When Mental Illness Manifests as Rage

In her blog post for The Mighty titled, “The Symptom of Bipolar Disorder We Don’t Talk About,” Jess Melancholia writes about hypersexuality, a symptom of bipolar disorder that sometimes presents during times of hypomania and mania. As I read her blog post, I couldn’t help but think of another symptom of bipolar disorder we don’t talk about: rage.

This is something Stephanie Stephens wrote about in her blog post, “Bipolar Disorder and Anger: Stuck on the Rage Road.”

Many people with bipolar say that uncontrolled anger has destroyed their marriages, families and personal relationships, ruined their careers and left them emotionally isolated.

Stephens states that her “long-simmering irritability and rage” can result in angry outbursts that last over the course of a few days and is a symptom of her bipolar disorder mania and agitated depression.

Bipolar disorder rage can lasts for days, as an anger that can destroy relationships and careers. But what does bipolar disorder rage look and feel like?

Often, my own bipolar rage episodes are charged with negative words that cut so deeply when spewed it’s amazing the wounds inflicted by them ever heal. It’s almost as though I have an out-of-body experience during a rage episode. It’s like I’m floating along the ceiling looking down at myself, shaking my head at all of the toxic waste that pours from my mouth, shaking my head at violent behaviors I exhibit, like throwing anything available at my significant other. Although I feel like I’m watching myself, I feel completely out of control, unable to stop myself from hurtling myself to the floor in a tantrum over what could potentially be absolutely nothing.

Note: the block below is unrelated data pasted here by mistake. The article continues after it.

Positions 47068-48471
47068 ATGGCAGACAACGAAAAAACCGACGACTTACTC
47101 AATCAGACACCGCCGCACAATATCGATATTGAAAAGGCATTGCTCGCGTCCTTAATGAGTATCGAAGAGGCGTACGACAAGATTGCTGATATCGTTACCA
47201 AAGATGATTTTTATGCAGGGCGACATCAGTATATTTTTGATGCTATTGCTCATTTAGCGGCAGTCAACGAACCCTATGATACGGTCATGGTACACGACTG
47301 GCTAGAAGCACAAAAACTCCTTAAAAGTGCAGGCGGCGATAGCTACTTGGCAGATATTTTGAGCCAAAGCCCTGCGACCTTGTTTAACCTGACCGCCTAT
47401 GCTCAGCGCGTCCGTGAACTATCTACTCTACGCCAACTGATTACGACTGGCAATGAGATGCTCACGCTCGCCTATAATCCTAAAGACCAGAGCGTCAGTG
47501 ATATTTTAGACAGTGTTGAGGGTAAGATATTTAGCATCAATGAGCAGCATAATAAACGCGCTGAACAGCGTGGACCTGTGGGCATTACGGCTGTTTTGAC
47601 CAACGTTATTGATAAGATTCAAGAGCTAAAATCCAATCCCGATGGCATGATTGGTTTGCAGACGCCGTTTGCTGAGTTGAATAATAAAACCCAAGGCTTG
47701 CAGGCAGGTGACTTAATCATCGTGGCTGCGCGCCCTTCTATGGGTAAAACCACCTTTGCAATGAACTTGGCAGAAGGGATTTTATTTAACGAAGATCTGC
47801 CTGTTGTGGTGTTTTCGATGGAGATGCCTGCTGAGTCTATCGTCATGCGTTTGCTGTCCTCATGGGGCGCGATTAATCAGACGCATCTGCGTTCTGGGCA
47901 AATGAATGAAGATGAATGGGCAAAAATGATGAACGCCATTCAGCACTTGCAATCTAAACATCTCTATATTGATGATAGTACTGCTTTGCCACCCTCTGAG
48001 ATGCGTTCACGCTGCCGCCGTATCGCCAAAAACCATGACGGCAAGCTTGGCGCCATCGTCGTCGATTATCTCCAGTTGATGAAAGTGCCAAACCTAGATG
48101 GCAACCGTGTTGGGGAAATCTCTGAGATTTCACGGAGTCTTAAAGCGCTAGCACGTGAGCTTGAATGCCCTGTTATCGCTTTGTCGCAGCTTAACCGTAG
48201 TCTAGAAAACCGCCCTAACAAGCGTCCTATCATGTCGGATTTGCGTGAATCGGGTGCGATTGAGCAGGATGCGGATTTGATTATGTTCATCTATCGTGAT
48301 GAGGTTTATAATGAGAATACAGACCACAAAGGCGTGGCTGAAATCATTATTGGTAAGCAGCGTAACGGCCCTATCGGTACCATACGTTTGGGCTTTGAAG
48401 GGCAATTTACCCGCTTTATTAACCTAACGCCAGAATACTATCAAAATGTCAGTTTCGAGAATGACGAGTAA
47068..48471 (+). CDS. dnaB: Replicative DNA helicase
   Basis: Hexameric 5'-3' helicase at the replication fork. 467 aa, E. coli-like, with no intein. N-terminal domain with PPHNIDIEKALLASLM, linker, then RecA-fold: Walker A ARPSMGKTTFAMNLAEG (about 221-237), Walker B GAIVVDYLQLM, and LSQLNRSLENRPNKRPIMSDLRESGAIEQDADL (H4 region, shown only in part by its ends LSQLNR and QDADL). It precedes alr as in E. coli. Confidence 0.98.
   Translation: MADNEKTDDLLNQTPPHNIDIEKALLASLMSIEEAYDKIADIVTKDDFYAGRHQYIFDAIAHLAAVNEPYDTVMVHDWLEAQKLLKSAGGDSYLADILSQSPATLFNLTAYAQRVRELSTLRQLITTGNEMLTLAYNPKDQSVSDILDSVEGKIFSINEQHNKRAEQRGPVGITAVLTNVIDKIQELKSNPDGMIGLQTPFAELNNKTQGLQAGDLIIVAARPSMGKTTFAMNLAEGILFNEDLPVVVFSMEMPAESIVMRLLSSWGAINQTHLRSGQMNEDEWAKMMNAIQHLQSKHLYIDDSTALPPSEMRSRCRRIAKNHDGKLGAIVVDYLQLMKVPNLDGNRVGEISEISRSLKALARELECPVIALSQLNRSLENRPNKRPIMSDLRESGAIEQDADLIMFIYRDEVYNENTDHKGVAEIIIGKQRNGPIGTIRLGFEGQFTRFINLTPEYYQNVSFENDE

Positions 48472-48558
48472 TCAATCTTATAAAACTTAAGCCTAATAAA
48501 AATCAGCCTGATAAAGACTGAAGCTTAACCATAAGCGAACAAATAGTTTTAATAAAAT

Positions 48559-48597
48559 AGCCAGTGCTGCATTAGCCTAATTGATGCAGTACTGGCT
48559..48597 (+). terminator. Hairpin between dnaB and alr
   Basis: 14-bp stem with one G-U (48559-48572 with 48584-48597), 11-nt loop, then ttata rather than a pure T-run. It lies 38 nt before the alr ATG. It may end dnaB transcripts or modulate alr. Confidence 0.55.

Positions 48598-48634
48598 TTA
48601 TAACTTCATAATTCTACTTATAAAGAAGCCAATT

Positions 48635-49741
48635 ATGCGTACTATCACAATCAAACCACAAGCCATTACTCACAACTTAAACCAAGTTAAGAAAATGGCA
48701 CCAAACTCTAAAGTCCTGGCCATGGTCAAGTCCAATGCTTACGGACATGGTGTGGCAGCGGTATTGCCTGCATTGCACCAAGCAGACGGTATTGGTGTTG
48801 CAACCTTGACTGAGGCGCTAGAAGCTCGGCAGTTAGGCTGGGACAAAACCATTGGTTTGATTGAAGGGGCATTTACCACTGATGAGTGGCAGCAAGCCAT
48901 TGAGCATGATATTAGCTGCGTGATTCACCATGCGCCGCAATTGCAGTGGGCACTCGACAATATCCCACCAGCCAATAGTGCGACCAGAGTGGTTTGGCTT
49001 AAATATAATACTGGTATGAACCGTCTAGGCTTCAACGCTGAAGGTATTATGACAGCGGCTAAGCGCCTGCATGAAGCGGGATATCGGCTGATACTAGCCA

For me bipolar rage episodes feel like I am standing on top of a burning house, being pushed higher and higher, until I’m standing on a burning roof with nowhere to go. I can feel the fire at my heels and it sends through me a need to burst open and destroy everything in my path. For a short time, bursting open with rage feels good because it feels like relief, relief from the tension that’s mounted inside. But after a while, it feels chaotic, messy and out of control. And, after the storm is finally over, I am filled with remorse and regret for all of the painful things I have said and done.

Living with anger (whether it’s a symptom of bipolar disorder or not) can be very damaging to one’s life and especially to one’s health. According the American Psychological Association (APA), anger can increase one’s risk for coronary heart disease, headaches, insomnia and digestive problems. But there is hope.

According to the APA’s article, “Strategies for Controlling Your Anger,” there are several techniques that can help lower one’s anger, like relaxation techniques such as deep breathing or the use of calming imagery. The article offers other advice to keep anger at bay and also suggests cognitive behavioral therapy to assist with problematic anger.

Bipolar rage is ugly, messy and sometimes violent. Fused with aggression, it often becomes problematic for careers, relationships and life in general.

Those who experience bipolar rage are often steeped in deep remorse, embarrassment and regret after their bipolar rage episode ends. However, cognitive behavioral therapy (CBT) and other techniques have the potential to calm bipolar rage, offering hope to those who struggle with this particular symptom of bipolar disorder.

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